Let us face the harsh truth that but a few have been speaking about: the real danger that India faces is not from lightly armed groups like the Taliban and the LeT. There is no way that they can defeat a half-million strong military and take over Pakistan. The nightmare scenario, clear and near-present, is that the whole state, including the military, will become as Islamist as the radicalised groups nurtured by it.

It is worth recalling that in 1947, Muslim soldiers of Indian Army who opted for Pakistan, an idea that almost till the end many believed would not take the shape it did, overnight became enemies of their regimental colleagues. Within months of the creation of Pakistan, they fought against and killed the men they had fought with and killed for. If that dramatic transition was easy, formal adoption of the radical and extremist ideology that has been pursued by the state of Pakistan for decades will be seamless. In fact, as the Qadri case shows, it is substantially already in place in not just the military but all organs of the state and civil society too.

The radical Islamism that is now no longer deniable in Pakistan has been visible almost openly in India’s Kashmir Valley for many years. It manifestation, not growth, has been restrained because of the presence of Indian security forces. But India as not been looking. Partly because its liberals have got the idea of secularism messed up and, more importantly, because its policy makers have embraced a ‘drift, hope and react-only-when-forced-to’ policy. Eyes wide shut. Even the US has not paid attention to the mistakes India has made in Kashmir. It is repeating them, much to Pakistan’s joy. No amount of bribing or “winning of hearts and minds” is going to work in Afghanistan. The billions of dollars it is giving to Pakistan too is not going to make the latter give up its duplicity and help the US win its war in Afghanistan. Nor is it going to retard the unstoppable radical avalanche.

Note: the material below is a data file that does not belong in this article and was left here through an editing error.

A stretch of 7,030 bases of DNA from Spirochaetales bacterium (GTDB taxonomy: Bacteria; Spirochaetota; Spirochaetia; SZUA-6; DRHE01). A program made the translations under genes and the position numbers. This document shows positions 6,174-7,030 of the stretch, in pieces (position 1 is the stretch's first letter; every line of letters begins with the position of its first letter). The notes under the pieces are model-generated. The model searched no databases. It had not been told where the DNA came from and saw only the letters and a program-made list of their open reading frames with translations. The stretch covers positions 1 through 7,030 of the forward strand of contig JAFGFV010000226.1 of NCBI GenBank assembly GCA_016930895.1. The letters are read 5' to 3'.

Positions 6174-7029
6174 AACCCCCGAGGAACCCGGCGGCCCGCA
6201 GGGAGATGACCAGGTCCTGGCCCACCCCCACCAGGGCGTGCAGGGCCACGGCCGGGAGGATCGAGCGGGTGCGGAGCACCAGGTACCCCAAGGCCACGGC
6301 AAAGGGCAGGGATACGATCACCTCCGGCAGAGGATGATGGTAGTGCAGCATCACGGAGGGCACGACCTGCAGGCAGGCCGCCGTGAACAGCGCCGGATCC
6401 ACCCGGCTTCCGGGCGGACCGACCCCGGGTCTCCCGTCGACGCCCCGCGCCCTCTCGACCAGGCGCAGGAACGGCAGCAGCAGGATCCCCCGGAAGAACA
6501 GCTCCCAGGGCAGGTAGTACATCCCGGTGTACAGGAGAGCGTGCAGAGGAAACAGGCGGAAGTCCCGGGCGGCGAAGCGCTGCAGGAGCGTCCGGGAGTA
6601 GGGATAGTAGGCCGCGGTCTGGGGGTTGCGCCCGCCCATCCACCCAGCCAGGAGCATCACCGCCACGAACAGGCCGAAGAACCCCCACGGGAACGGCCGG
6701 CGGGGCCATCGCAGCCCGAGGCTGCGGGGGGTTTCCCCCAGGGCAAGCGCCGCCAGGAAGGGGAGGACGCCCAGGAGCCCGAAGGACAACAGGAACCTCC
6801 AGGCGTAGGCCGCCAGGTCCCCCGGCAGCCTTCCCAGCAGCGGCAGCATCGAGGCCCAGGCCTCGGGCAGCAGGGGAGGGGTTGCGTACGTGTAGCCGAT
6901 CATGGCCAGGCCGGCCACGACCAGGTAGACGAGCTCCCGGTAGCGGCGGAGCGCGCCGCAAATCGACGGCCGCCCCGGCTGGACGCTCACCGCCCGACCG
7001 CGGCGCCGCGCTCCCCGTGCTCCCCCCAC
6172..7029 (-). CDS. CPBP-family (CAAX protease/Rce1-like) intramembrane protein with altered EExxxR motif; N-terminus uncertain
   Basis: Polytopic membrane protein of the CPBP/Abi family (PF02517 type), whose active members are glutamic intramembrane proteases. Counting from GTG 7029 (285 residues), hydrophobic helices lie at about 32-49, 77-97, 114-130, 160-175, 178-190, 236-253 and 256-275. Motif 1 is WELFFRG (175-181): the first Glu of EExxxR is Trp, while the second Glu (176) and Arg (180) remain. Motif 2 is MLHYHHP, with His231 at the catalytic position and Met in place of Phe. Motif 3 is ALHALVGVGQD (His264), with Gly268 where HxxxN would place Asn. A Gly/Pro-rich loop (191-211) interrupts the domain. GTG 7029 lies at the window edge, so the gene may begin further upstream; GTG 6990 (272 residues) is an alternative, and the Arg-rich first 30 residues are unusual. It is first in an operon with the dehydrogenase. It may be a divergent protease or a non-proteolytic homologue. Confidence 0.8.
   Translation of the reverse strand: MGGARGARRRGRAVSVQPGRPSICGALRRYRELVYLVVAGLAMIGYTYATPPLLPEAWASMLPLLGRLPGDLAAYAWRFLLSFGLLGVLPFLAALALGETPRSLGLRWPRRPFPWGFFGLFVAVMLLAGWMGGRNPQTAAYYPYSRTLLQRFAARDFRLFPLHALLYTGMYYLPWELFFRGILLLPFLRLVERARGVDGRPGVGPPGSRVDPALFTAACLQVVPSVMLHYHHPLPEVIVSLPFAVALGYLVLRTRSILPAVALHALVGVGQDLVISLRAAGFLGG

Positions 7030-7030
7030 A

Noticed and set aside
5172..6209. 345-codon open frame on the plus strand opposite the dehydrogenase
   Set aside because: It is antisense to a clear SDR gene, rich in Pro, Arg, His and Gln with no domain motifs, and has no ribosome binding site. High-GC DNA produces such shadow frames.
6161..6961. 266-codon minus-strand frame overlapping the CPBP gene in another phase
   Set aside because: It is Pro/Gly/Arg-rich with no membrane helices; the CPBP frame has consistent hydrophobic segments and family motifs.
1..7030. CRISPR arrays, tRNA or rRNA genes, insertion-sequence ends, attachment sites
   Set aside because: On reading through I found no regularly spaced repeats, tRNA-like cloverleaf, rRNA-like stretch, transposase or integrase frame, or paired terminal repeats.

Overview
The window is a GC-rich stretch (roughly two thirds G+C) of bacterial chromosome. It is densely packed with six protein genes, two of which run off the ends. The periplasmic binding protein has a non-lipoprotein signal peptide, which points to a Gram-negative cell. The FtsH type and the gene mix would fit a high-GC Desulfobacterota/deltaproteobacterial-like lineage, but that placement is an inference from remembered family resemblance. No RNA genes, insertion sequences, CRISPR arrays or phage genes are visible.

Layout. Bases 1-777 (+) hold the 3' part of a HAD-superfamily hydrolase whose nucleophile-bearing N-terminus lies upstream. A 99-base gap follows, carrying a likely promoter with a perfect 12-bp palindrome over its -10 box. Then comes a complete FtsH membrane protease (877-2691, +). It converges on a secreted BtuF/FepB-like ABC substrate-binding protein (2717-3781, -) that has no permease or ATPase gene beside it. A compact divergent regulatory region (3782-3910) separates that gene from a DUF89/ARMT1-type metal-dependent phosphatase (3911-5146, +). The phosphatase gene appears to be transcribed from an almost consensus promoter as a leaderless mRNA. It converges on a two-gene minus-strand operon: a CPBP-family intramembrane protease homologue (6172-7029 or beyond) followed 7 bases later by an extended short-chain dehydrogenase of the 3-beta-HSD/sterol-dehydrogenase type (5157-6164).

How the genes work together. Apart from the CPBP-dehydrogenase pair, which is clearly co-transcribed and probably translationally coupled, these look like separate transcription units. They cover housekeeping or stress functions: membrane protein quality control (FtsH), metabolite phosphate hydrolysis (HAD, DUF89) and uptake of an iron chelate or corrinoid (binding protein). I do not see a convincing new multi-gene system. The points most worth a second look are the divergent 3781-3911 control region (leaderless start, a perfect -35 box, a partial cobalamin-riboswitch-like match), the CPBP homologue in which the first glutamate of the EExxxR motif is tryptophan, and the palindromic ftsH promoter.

Tavleen Singh knows that there is little that can now be done to stop the tearing avalanche from reaching the bottom of the Pakistani mountain. Unlike Sudheendra Kulkarni and others like him, she knows India can do nothing to save Pakistan. But she too falls into the trap, perhaps due to the pain she feels for that country, of seeing a faint flicker of hope if the US stops the war in Afghanistan because then, according to her, Pakistanis will not be able to find someone else to blame for their problems.

This is as naïve and dangerous an argument as asking India to leave or, at the very least, make major concessions on Kashmir to Pakistan. One more perceived victory against a super power will be the perfect fuel to fire Islamists to re-energise Pakistan and put India in the fore sights of their Kalashnikovs -- nuclear bombs too -- with renewed confidence and venom. If India too ‘loses’ in Kashmir, both will only be doubled.

The time for indulging in the luxury of romanticising a strong, stable, non-radicalised Pakistan that is at peace with India and the West is over. That such a Pakistan was never going to be a reality has been clear for a long time. Qadri has only made sure no one can pretend anymore. An Islamist Pakistan is a danger not just to India but to the whole world. This reality has to be confronted head-on and the danger neutralised, sooner the better.

Has anyone heard Pakistan ever say that a strong, stable India is in Pakistan’s interest? How can the reverse be true? Let us stop even thinking of saving Pakistan. Five fingers, separated, cannot deliver the punch that a fist can. They need to be worked on. Carefully.